Will Doctors Be Able to Escape Random Drug Testing?

Leigh Page, MS


April 22, 2015

In This Article

Do You Have the Right to Refuse Testing?

Many physicians are under the impression that they can simply refuse to be tested and that the Fourth Amendment, which prohibits unreasonable searches, would protect them. Random testing "violates the Constitution," one respondent to the Medscape poll said. "There needs to be reasonable cause."

However, the courts generally have not recognized a constitutional defense for refusing to take the test, according to a legal analysis[5] by the American Society of Anesthesiology. "The public interest has been found to outweigh the privacy interests of doctors and other healthcare workers," the analysis stated.

It's true that a few jurisdictions ban random drug testing. Rhode Island; Vermont; and a few cities, such as San Francisco and Berkeley, California, have bans in place, according to American Alliance Drug Testing.[6] Several other states, including California and Connecticut, partly ban random drug testing, but not for workers in "safety-sensitive" positions, which include physicians, the alliance said.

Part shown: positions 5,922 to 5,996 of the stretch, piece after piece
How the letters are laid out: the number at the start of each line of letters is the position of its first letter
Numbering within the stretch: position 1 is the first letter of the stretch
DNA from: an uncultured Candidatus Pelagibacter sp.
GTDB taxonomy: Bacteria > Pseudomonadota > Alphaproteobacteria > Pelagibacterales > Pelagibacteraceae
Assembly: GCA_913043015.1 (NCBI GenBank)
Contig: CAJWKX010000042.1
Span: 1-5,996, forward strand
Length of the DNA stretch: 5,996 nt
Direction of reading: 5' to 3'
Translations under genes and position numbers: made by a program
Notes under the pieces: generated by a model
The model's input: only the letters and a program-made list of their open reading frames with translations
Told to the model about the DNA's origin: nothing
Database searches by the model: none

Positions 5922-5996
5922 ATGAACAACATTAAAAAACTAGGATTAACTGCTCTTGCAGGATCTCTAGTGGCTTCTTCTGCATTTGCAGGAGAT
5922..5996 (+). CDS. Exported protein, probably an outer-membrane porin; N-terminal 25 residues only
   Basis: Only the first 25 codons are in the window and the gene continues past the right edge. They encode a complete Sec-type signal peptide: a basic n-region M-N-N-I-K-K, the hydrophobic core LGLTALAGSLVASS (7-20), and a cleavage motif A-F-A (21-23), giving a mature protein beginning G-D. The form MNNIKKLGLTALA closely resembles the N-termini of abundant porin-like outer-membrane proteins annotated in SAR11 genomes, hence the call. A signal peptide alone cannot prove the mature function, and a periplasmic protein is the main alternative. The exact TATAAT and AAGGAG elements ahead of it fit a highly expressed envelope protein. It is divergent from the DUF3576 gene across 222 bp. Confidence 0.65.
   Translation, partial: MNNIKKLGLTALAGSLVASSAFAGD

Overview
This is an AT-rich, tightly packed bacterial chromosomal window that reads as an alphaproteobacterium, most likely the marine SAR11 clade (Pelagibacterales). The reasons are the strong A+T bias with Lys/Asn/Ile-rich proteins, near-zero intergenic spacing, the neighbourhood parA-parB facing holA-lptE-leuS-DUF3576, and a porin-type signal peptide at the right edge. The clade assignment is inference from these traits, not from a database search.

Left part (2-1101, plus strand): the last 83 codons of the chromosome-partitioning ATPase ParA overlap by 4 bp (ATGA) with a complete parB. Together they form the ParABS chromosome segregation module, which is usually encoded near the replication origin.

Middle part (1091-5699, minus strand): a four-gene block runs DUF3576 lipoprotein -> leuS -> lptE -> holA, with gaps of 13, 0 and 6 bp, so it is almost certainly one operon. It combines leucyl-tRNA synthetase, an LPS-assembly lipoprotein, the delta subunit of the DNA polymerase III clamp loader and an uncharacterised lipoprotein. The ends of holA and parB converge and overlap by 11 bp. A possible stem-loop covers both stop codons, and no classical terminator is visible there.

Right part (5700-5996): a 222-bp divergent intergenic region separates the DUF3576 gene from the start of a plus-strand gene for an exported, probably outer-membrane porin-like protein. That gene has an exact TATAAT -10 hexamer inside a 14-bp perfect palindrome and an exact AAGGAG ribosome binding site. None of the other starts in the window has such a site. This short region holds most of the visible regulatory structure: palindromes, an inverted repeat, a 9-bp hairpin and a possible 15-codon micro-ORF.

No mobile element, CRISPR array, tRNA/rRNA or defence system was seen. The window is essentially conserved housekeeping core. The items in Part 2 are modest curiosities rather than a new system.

Another Medscape respondent said that random testing is "beneath the dignity of the office," adding that "I am not a drinker or user but would refuse it."

Refusing to be tested, however, is usually not an option. Federal testing law states that those who refuse tests will be fired immediately, and private employers are usually allowed to fire workers "at will." The SHRM's model drug-testing policy[7] for employers states that employees who refuse to be tested are "subject to immediate discharge." Of course, the decision is left up to the employer, and a hospital might be unwilling to fire a doctor who brings in a great deal of revenue.


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